6 Herbs That You Should Have In Your Kitchen Garden Now

Who doesn’t love herbs? Their lovely aromas and medicinal properties have conquered many hearts and homes since the ancient times. From keeping you calm to preventing cancer, there is almost nothing that herbs can’t do. Let’s take a look at 8 herbs that should be made part of your kitchen garden immediately.

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1. Mint


Known for its refreshing properties, mint is a herb and a flavor loved by many. It can be easily grown in most climates, though it grows best under cool conditions. It is an excellent solution to keep pests like spiders, ants, and other creepy-crawlies away. Mint is used in various dishes to render a cool, fresh taste to them. Mint or peppermint tea is often consumed to soothe headaches and get better sleep. Since it can take up most of the space in your garden due to its invasive in nature, it’s best to grow mint in pots or containers.

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2. Lavender


There will be not a soul who does not love lavender. Known to be one of the most useful herbs in the world, the advantages of lavender are endless. Its essential oil can keep your hair healthy, cure headaches and spread your home with heavenly aroma. Dried lavender petals can be used to make sleep sachets to help people suffering from anxiety and depression to sleep better. It can also be used as a seasoning while you bake or cook. Lavender grows well in non-humid, cool climates and can be planted in containers, vertical gardens, or slopes.

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3. Basil


Known to be the epitome of herbs, basil is commonly used as a seasoning in many countries like India, Malaysia, Thailand, Cambodia, Vietnam, and Indonesia. Rich in antioxidants, minerals and vitamins, Basil is capable of fighting cancer and slowing down aging. It is increasingly used in soups and salads, owing to its strong fragrance. Chewing basil leaves can get rid of bad breath in a jiffy. It can also be stored in cupboards and drawers to keep your clothes and stuff smelling fresh. It grows well in warm, humid environments and can be grown in pots or on the ground.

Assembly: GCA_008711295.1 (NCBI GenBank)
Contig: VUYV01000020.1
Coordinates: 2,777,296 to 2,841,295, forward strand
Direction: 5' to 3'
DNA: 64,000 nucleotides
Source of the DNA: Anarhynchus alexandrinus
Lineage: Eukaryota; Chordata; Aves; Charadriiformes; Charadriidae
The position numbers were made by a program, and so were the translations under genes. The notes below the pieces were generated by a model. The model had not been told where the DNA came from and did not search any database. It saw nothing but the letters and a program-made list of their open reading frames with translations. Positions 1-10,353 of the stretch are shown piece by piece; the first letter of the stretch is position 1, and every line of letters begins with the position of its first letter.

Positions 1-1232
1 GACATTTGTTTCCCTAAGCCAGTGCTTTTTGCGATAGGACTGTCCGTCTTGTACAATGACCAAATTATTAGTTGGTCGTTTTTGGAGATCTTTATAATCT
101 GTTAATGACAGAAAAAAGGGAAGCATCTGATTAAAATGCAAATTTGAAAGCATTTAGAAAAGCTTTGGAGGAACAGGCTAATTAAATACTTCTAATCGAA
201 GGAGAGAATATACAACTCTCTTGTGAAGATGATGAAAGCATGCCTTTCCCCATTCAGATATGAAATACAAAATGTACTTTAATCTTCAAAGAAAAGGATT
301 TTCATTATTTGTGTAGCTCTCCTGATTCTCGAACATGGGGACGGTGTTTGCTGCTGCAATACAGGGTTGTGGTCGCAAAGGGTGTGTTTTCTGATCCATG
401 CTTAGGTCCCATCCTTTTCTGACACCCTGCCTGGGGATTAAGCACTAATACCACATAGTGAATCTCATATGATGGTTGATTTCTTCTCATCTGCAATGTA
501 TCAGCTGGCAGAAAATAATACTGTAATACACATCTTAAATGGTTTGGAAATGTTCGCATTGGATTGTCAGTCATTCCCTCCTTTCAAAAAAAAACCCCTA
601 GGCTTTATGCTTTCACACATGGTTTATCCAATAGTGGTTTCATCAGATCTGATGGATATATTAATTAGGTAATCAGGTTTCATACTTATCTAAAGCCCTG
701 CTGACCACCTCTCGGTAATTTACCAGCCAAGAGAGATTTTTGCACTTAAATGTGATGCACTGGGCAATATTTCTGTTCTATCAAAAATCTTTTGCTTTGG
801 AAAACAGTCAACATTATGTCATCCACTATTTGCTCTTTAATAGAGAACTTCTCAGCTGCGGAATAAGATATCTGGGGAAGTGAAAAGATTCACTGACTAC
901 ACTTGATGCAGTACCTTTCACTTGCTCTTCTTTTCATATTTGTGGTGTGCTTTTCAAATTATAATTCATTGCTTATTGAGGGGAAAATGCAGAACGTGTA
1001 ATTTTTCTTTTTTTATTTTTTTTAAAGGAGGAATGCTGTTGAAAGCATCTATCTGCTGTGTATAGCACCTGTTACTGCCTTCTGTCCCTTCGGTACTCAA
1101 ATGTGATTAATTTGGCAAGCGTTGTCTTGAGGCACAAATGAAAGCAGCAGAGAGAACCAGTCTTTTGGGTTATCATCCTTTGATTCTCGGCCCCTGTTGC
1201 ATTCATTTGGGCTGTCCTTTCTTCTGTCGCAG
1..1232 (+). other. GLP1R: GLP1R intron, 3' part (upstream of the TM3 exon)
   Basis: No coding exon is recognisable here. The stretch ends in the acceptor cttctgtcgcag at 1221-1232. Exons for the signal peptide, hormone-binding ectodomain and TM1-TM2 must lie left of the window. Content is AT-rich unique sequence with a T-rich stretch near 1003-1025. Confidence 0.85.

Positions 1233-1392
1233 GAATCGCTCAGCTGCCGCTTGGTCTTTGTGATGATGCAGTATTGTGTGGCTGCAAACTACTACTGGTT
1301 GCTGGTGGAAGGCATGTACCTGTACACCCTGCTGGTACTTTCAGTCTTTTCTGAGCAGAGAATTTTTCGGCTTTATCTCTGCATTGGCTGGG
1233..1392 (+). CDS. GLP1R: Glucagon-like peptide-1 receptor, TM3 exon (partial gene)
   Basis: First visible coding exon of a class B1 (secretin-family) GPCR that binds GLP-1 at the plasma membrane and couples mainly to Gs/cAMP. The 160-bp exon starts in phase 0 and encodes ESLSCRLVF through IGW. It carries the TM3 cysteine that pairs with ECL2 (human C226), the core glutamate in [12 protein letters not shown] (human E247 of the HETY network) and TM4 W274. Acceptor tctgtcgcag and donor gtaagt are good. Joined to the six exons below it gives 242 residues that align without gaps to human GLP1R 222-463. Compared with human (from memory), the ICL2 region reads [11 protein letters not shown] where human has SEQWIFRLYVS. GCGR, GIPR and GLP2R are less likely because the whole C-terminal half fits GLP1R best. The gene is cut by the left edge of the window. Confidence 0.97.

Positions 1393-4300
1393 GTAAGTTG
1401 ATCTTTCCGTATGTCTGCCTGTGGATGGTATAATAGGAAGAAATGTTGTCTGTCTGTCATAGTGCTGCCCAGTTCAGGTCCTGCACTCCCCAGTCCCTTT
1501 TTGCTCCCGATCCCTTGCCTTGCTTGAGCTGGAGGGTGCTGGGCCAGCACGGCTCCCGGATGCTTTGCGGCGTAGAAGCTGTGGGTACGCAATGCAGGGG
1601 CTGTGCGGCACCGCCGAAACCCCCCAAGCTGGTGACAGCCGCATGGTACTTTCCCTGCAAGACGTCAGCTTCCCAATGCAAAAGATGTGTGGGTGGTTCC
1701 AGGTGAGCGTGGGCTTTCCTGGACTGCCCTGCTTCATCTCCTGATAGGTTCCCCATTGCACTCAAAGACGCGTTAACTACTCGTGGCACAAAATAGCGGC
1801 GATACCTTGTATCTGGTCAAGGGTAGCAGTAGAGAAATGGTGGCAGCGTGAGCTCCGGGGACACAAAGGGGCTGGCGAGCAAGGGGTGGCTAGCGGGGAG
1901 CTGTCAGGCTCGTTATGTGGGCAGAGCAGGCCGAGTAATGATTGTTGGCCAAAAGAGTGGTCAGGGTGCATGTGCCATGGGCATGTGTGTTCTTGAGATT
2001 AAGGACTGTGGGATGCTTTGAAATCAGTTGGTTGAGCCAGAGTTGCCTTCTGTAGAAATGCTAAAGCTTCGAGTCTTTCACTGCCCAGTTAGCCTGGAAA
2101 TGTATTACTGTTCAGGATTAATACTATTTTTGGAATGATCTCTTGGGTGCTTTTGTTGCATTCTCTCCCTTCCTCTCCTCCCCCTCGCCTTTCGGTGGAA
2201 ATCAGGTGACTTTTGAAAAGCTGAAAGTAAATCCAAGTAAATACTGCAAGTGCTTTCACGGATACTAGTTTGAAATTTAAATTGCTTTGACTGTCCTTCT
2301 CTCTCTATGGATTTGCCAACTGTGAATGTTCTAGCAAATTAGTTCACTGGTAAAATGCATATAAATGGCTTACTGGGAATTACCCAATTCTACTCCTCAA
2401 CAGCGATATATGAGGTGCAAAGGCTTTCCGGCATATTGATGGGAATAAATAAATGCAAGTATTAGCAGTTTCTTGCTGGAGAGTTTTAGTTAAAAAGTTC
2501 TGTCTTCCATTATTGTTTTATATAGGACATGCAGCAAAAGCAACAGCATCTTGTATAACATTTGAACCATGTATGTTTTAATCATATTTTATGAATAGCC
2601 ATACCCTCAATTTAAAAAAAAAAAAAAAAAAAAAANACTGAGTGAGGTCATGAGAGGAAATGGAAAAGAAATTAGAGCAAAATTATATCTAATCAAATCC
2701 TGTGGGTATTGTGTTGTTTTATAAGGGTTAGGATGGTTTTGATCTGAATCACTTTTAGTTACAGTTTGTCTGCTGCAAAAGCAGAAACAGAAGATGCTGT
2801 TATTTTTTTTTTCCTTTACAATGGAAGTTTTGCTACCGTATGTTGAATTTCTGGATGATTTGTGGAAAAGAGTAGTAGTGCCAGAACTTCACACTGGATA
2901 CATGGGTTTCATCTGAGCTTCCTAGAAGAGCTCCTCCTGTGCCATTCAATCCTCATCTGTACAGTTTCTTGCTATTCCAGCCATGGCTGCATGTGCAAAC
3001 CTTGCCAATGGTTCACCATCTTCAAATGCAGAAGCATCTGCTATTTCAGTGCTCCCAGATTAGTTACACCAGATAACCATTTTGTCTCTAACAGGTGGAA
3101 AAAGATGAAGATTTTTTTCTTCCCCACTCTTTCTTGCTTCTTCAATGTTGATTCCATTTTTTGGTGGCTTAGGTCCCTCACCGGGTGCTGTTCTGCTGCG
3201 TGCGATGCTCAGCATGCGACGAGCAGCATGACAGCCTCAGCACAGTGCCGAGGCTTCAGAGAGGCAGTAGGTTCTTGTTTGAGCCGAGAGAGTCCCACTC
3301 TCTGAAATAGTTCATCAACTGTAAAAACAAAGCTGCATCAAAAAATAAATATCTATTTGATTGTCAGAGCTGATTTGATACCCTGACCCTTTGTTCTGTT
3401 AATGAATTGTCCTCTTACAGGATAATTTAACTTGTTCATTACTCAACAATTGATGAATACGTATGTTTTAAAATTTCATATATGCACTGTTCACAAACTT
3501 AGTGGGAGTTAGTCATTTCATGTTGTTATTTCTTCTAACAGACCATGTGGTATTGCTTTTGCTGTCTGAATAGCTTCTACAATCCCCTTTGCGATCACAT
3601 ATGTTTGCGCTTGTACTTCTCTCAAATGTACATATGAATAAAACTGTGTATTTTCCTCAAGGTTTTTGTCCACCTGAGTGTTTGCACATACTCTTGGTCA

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4. Parsley


Packed with antibacterial properties, parsley is a herb increasingly used to strengthen the immune system and treat inflammations. It has the ability to regulate digestion and eliminate free radicals from your body. It is added to many dishes as garnish as well as for seasoning. Pregnant women are advised to stay away from parsley as it could cause miscarriage by inducing contractions in the uterus. Parsley requires very moist soils and plenty of sunlight to thrive.

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5. Thyme


It is believed that thyme was the major remedy people resorted to when the Black Plague spread to the countries in the middle east in the 1340s. It grows well in hot climates and is often associated with desirable traits like strength, bravery, and courage. Rich in vitamin A and antioxidants, thyme can benefit your hair, skin, and nails. Tea infused with thyme is used as a natural remedy to cure colds and coughs. Additionally it is used commonly in cooking since it gets along well with parsley, onion, and garlic.

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6. Coriander


Also known as cilantro, coriander is packed with vitamin C, antioxidants, and numerous other minerals. It is primarily used to garnish and season dishes. It is increasingly used in soups, salads, and meat dishes to spice them up. Coriander seeds can regulate your blood sugar levels and keep your liver and pancreas healthy. Its leaves are known to cure digestive issues naturally. This herb grows well in milder, tropical climates and thrives during spring and summer seasons.